The tee box is the best place on a golf course. Everything starts at zero. Optimism reigns. This is the hole in which it all comes together: a perfect drive, a soft approach shot, a tap-in birdie.
But on some holes, the tee box can be an intimidating place. There might be water to clear or trees to avoid. There is a fairway out there somewhere, but all you see are the hazards.
While there are plenty of such holes at our area courses, here are 10 we believe are the best driving holes. (Yardages are from the white tees.)
No. 13 at Brooksville Country Club
Par 4, 362 yards
Why we like it: The tee box is on top of a quarry, and you are looking down into the canyon. From there, it feels like you can hit the ball 500 yards. Just get the ball airborne and watch it sail to the wide fairway below. There aren't many shots in Florida with this kind of view.
Why it scares us: Spray the ball even a little, and there is trouble everywhere. There is thick brush and homes to the left, rocks and sand to the right. And you can't get away with a "worm burner" either because right in front of the tee box, there is brush down the hillside. Oh, and there is water short and right. Good luck.
No. 18 at Belleview Biltmore Golf Club, Belleair
Par 4, 408 yards
Why we like it: There is a lot to look at, including the beautiful clubhouse behind the green. It is also a wide fairway, so there is one last chance to grab the driver and hack away.
Why it scares us: It's straight, but the hole looks soooo far away. There is marsh and water right in front of the tee box, so the shot must get off the ground. There is sand to the left and back yards to the right. Hit it too long and right, and there is water.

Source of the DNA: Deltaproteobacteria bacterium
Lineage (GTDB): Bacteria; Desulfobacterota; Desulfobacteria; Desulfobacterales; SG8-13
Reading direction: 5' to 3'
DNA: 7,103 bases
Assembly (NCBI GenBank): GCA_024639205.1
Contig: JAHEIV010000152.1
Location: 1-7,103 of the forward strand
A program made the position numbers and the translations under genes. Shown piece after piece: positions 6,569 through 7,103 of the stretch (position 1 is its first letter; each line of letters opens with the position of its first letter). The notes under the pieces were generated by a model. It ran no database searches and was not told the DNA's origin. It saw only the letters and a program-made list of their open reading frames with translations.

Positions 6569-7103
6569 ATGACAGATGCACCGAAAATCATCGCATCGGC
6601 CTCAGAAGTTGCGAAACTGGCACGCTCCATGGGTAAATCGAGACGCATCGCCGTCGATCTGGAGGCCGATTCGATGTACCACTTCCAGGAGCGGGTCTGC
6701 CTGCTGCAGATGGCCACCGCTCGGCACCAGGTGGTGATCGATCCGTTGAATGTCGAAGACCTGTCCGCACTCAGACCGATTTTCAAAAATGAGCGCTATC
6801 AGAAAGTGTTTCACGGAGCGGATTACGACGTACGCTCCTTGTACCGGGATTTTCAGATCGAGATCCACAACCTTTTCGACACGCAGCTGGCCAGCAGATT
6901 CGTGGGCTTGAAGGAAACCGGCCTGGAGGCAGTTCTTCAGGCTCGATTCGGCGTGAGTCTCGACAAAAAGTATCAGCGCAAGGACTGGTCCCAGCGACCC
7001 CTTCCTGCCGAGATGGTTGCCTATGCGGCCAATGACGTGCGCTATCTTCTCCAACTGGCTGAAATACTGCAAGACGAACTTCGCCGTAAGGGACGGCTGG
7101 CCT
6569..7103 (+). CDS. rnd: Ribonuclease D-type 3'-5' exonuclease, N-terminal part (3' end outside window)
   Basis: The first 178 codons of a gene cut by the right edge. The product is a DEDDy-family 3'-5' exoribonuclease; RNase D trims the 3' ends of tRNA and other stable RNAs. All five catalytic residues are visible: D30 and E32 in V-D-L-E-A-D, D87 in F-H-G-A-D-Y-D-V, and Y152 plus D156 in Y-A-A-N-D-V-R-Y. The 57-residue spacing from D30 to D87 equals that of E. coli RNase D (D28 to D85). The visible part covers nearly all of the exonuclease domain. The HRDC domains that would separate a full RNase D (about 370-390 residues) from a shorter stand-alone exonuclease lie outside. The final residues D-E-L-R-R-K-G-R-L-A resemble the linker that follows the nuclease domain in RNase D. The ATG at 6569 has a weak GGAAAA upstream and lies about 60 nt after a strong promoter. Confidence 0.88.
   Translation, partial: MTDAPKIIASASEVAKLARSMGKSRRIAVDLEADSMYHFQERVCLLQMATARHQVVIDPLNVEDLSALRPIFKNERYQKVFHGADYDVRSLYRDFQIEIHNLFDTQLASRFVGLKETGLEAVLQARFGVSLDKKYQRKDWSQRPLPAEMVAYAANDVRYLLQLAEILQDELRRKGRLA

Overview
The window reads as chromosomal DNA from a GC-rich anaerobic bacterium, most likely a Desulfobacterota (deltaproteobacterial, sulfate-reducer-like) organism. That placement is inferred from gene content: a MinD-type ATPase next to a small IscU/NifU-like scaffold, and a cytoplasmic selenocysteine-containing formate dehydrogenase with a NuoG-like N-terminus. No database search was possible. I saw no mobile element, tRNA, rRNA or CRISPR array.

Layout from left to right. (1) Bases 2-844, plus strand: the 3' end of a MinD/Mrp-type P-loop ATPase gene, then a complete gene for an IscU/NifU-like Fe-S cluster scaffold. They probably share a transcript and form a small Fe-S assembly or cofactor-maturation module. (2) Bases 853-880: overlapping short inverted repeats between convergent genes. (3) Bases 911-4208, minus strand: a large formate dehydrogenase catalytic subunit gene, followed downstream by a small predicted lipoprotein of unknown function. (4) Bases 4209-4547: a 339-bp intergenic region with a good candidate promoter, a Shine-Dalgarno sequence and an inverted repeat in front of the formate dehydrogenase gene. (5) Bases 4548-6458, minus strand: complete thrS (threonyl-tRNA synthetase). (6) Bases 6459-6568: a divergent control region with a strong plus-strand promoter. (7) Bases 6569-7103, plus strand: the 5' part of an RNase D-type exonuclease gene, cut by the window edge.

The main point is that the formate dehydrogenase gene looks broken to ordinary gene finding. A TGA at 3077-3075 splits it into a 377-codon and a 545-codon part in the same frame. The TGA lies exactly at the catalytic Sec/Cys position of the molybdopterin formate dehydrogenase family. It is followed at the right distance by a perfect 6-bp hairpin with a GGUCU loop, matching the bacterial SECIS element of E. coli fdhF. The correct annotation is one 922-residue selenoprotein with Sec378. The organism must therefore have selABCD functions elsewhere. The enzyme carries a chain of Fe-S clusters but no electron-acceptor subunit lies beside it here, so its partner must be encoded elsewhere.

No. 18 at Fox Hollow Golf Club, Trinity
Par 4, 429 yards
Why we like it: The hole is long and requires a bomb to have a short second shot. It is one last chance to take a full swing and, perhaps, salvage the day.
Why it scares us: There is a carry over water, and water is on both sides of the fairway. The fairway pinches in near the landing area. Some of the water is not visible from the tee box, so hit it dead straight or risk losing your ball.
No. 18 at TPC Tampa Bay, Lutz
Par 4, 404 yards
Why we like it: A challenging finishing hole that gives you options. You can try to cut the lake down the right side to the fat part of the fairway, or you could aim at the fairway bunker and have a better approach to the green.
Why it scares us: There is trouble on both sides, and the fairway is narrow. There is nowhere to lay up, so it's best to take a full swing and hope for the best.
No. 11 at Lake Jovita, South Course, Dade City
Par 5, 511 yards
Why we like it: A very non-Florida view from the tee box. There is a 94-foot drop from the fairway to the green, the largest natural elevation change of any course in Florida. Try to hit your tee shot down the left side, away from the fairway bunkers, and you will have a beautiful view down the green.